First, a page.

The Ultimate Sacrifice

Art print of Ralph Cheli's B-25 going down over New Guinea. Painted by Steve Ferguson, sold by IHRA

On August 18, 1943, Maj. Ralph Cheli led a strike group from the 38th Bomb Group in an attack against the Japanese airstrip at Dagua, New Guinea, as a part of an all-out low-level B-25 strafer attack against the four airfields in the Wewak complex. Already fighting bad weather across the northern coast of New Guinea, Maj. Cheli’s unit was attacked by roughly ten 59 Sentai Oscars. Soon thereafter, one of the fighters made a five o’clock pass at the lead B-25, its fire ripping into the right engine. Maj. Cheli’s wing burst into flames and he rapidly began losing power as black smoke poured from the engine nacelle and wing. Despite a severely damaged aircraft, Cheli selflessly refused to relinquish leadership of the formation, and continuing his attack across the target, strafing and dispersing his load of parafrag bombs as he went. Only when the attack run was well underway, did he finally turn way out to sea where he quickly ditched the flaming aircraft. His crew was soon captured by the Japanese, and all were eventually executed. Maj. Cheli was subsequently awarded the Medal of Honor for his heroic actions that day, continuing to lead his force in the attack even though his aircraft was fatally damaged.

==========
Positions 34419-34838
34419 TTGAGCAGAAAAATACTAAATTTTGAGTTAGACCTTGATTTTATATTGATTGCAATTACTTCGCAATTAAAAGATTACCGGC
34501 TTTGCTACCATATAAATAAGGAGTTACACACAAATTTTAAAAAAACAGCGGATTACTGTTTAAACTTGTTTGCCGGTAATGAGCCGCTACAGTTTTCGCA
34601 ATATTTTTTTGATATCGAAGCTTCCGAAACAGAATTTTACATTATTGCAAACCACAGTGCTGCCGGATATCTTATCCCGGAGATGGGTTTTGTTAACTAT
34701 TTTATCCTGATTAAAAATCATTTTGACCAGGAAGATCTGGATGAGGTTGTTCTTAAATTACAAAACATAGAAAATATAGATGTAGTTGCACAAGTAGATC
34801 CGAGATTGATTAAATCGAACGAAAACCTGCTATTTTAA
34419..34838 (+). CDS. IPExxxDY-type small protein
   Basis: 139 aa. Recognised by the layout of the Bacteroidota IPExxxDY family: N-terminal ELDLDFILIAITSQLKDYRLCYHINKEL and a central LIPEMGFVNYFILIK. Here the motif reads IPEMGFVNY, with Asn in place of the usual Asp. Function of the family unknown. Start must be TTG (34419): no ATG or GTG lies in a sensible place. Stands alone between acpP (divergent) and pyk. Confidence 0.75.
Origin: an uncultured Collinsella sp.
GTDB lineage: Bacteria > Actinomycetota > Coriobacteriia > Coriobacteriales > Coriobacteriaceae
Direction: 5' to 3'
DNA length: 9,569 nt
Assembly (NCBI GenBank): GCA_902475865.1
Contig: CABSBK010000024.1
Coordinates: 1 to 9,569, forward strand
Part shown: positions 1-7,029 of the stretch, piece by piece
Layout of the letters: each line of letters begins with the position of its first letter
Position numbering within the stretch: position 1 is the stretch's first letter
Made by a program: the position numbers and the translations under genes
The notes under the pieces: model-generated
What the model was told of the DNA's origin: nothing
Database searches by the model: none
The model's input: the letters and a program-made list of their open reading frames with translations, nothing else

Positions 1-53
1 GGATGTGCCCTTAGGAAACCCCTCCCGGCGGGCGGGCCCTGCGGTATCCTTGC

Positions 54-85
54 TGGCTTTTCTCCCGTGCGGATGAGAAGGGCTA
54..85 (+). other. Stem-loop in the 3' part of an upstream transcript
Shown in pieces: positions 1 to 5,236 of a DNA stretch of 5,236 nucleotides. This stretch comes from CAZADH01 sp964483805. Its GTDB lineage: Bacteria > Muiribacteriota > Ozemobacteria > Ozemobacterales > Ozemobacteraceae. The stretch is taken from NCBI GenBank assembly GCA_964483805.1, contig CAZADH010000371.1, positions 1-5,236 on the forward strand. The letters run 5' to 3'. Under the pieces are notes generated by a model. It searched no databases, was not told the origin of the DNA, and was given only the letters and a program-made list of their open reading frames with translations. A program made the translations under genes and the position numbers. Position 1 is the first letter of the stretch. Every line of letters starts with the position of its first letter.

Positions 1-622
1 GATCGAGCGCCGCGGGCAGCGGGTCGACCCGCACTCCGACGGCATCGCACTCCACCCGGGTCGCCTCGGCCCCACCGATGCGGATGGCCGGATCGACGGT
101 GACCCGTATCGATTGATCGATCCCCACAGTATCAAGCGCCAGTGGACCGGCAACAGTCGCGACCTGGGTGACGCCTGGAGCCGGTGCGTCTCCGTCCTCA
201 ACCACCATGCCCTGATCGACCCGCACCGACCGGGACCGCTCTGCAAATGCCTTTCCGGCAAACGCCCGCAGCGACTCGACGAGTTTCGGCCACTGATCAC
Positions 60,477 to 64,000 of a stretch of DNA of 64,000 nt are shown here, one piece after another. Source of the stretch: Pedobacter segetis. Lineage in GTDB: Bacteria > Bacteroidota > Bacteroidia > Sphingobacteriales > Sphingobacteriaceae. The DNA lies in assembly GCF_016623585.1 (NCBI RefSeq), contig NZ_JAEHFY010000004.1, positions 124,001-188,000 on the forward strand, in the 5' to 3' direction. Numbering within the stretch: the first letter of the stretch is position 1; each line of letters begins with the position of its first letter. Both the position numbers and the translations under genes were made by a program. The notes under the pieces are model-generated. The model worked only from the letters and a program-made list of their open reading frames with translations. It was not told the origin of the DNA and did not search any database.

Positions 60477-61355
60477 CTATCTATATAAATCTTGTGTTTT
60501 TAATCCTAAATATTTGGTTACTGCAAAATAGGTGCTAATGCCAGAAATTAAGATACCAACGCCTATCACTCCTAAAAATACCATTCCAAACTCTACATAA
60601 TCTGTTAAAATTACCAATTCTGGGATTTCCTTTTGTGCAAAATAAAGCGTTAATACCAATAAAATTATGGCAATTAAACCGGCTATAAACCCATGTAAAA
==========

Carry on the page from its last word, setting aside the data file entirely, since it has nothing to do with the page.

This limited edition print can be purchased on our website.

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25 thoughts on “The Ultimate Sacrifice

  1. He was so brave to continue his mission in the face of such danger, but I hated to hear that all of his crew were executed. Is that what usually happens when the enemy captures a fallen plane or ship? Just curious!

    Like

  2. Your post is both awe inspiring and though informational deeply touching. I am grateful for the courage of so many allowing me to enjoy freedoms haty cost so dearly.

    Liked by 1 person

  3. Pingback: Remembering those who did not make it home | IHRA

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